Developed on Hackaday: We Have Pixels!

It has been a while since we kept you informed about the current state of the Mooltipass project. Well, several days ago we finally received the PCBs we got produced at Seeedstudio. Keep in mind that this first version (shown in the picture above) is only meant to check that the chosen components can suit our needs while our mechanical contributors work on their designs. Moreover, we may add empty footprints for our readers that may want to hack the device.

After a few hours of soldering and a few days of coding, we finally got a basic firmware running. The OLED screen is easily readable and has an amazing contrast (the picture doesn’t do it justice). So far we checked all basic functionalities of the on-board components and it’ll still take a few days/weeks to be certain that we can settle with them. We are therefore starting to ship a few platforms to the firmware developers that want to work on the core functions of the Mooltipass. So if you’re an experienced C developer and have some spare time, you may get onboard by contacting me at mathieu[at]hackaday[dot]com or by joining the Mooltipass Google Group.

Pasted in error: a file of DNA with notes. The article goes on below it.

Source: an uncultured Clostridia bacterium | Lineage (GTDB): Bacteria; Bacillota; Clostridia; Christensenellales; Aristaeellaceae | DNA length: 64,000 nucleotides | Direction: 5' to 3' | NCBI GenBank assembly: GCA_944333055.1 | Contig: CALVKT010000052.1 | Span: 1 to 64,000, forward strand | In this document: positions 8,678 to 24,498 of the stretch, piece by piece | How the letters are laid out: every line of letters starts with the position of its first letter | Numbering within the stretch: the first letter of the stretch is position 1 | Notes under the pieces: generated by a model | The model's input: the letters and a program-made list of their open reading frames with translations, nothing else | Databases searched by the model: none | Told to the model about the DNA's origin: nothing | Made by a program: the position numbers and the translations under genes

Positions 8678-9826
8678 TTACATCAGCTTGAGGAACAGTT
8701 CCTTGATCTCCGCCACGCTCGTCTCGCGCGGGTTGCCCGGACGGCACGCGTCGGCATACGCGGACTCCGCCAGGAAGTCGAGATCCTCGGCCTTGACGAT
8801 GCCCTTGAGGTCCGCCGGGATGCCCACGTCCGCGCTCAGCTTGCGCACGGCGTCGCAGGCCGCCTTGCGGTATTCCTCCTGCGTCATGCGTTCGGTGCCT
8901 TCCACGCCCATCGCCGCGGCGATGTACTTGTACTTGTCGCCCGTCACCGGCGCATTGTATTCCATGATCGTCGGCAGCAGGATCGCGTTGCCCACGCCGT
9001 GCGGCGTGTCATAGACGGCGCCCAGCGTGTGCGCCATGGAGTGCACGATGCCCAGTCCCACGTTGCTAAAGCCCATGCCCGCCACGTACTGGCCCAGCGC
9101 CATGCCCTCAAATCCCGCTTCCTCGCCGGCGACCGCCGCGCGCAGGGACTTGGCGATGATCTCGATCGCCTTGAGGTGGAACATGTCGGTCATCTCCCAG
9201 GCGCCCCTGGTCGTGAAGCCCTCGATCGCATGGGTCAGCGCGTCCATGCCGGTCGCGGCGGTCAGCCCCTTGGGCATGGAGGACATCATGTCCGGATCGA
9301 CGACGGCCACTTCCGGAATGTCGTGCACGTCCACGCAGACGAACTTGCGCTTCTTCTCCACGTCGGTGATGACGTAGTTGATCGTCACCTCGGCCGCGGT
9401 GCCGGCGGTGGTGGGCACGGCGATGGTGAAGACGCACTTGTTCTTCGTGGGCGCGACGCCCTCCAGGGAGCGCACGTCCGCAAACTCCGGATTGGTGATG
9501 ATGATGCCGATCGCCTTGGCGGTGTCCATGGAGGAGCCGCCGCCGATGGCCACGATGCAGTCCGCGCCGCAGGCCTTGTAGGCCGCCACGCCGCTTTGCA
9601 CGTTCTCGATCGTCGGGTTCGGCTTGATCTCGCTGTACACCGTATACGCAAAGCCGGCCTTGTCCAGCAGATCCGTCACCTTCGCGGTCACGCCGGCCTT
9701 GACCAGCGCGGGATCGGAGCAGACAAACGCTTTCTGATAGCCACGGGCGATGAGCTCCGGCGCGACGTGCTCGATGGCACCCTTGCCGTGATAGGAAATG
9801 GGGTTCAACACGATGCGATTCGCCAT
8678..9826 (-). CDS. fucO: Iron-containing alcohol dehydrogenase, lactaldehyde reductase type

In a few days we will publish the designs that our mechanical guys came up with and we’ll ask you to let us know which ones are your favorites. Depending on how things will go, we may produce PCBs for several of them to select our final design based on user experience and ease of use. We look forward to hearing your feedback in the comments section below!

Comments

  1. CheezburgerBrown says:

    I initially thought it said MOOTipass and was spillover from 4chan.

  2. vonskippy says:

    Kudos for keeping the project moving forward. Procrastination, hesitation, indecision, and committee bs are what kills most projects. Right or wrong, move the ideas forward and you have a much greater chance of success. If it’s moving, you can always shift direction, if it’s stalled to a stop, then no changes (right or wrong) get made. Good work so far – keep it up.

  3. Farkanoid says: